In the previous format, I was a pretty big fan of playing Tool Scrapper in Mew because it essentially acted as a fifth Power Tablet against most VSTAR decks. By getting rid of either a Tool Jammer or a Big Charm, you needed one less Power Tablet to take a big knockout on either a Palkia VSTAR or an Arceus VSTAR. When Lost Origin came out, Lost Vacuum seemed like a solid addition to the existing Mew list because it was a Tool Scrapper with more versatility. While it only removes one tool card, the additional versatility of being able to answer problematic Stadium cards such as Path to the Peak is well worth only being able to hit a single target. The “downside” of having to put a card from your hand into the lost zone is also not too much of an issue with this deck. When you’re playing Mew, you already want to remove cards from your hand and exchange them for new ones, so being able to put a Battle VIP Pass in the lost zone during the middle of the game is a minor benefit to Lost Vacuum. Overall, Lost Vacuum is a solid tech card which covers many different situations and I believe that it’s worth the slot in Mew.

2 Echoing Horn

Echoing Horn (225/198)

Most Mew lists have played one copy of Echoing Horn since the start of the format and it’s a useful card to pick off a Pokemon V towards the end of the game if your opponent is trying to be tricky and play without them. However, Echoing Horn had its downsides in the Fusion Strike Energy version of Mew because your opponent could always fill their bench with single-Prize Pokemon and prevent you from using it.

However, in the fusionless version, you have access to Avery and Cross Switcher, which significantly increase the effectiveness of Echoing Horn. Avery forces your opponent to discard down to three benched Pokemon, at which point you can use Echoing Horn to put a target on their bench then force it active with Cross Switcher. While it’s a huge combo to set up, I’ve found that Echoing Horn has become a part of almost every single game of the Fusionless Mew deck because of how solid the disruption is. When I only played one copy of Echoing Horn, I often found myself drawing it early or being forced to discard it in order to chain attacks. However, playing two copies gives you a ton of leeway with your recourses, and also helps in the game where you sometimes need to use it twice! Because of how versatile Echoing Horn becomes when combined with Avery and Cross Switcher, I would definitely keep playing two copies.

1 Roxanne

Roxanne (206/189)

Previous versions of the fusionless Mew deck played two Marnie instead of Roxanne, and I believe that Roxanne is currently better because of Drapion V. While using Marnie every turn is a solid answer to Lost Zone decks because they struggle to deal with constant disruption, the threat of Drapion V reduces its effectiveness. Marnie is great at breaking up combos of cards, but Drapion is a combo all by itself, it usually requires zero Energy when up against Mew.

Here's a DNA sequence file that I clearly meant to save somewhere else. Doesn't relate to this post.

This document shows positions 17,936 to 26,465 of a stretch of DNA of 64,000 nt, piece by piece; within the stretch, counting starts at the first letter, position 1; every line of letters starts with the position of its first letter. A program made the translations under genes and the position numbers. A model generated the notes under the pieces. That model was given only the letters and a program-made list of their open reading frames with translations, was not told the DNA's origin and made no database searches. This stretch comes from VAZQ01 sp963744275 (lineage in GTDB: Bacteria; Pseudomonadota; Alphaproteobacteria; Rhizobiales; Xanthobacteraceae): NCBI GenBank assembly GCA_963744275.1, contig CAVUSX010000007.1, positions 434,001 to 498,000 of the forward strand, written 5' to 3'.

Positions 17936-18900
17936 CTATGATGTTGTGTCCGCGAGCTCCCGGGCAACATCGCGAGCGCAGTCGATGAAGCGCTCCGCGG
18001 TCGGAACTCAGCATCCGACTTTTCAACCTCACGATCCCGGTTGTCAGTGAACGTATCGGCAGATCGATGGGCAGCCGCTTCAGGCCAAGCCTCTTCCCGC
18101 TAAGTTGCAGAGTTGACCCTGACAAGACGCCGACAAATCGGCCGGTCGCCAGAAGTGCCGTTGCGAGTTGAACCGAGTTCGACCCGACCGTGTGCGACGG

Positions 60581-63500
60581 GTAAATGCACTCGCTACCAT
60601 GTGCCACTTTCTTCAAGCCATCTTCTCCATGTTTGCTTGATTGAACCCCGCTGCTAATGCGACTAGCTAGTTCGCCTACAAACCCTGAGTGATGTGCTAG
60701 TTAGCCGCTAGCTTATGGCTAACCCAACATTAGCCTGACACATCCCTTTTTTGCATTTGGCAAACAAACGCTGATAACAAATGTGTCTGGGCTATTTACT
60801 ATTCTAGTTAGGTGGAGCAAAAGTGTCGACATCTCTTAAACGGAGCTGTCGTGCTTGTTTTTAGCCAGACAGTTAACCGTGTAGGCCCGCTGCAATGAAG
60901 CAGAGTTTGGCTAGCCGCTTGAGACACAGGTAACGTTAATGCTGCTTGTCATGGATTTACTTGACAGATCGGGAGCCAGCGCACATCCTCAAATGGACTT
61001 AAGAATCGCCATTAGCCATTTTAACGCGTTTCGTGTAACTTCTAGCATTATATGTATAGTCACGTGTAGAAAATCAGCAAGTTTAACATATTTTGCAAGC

Because of this, my plan for the lost zone decks has usually been to let then get one attack in with the Drapion V, then knock it out with Lost City and play Roxanne in the same turn. Because Drapion takes three Prize cards, it pushes the lost zone deck right into Roxanne range, which you can try and immediately take advantage of. With the Pal Pad this deck plays, you can even use Roxanne again if they ever draw out of the first one. While Drapion V is a game-breaking threat against Mew VMAX, it’s worth it to play Roxanne to be able to immediately put them on a two-card hand.

Answers to the Mirror Match

While I really like the current iteration of this fusionless Mew deck, it does struggle a lot with the mirror match, especially against the Fusion Strike Energy version. The matchup against the fusionless Mew mirror will often come down to who went first, because if you’re the starting player, you will very likely win the game by knocking out three two-Prize Pokemon in three turns, and your opponent is forced to adopt the same game plan as you but one turn slower. However, the Fusion Strike Energy version of Mew can knock out a two-Prize Pokemon on the first turn, which skews the trade completely. While this problem is unavoidable in the current iteration of the list, playing one copy of Path to the Peak could solve this problem.

Path to the Peak (213/189)

It does seem counterintuitive to play Path to the Peak in Mew; after all, Mew is the deck that is most terrified of Path to the Peak. However, if you manage to combine Path to the Peak and Roxanne in the mirror match, it can be devastating. The Mew mirror match is very tempo-based, and players often won’t be able to conserve resources that aren’t Power Tablets, which often increases the effectiveness of a Path to the Peak. Path to the Peak is a very difficult card for you to play though since it significantly hurts your setup. Currently, Path to the Peak is the 61st card in my list and if the Mew mirror match ends up becoming very popular, I would definitely try and find a way to play one of your own.


Header - Conclusion

Mew VMAX is still a solid deck after the release of Lost Origin. While Drapion V is a difficult hurdle to overcome, it is doable with new additions such as Roxanne and Lost City. I think that this list is worth playing, as you have the natural aggression of Mew VMAX as well as the disruption provided by Avery and Cross Switcher. Until next time!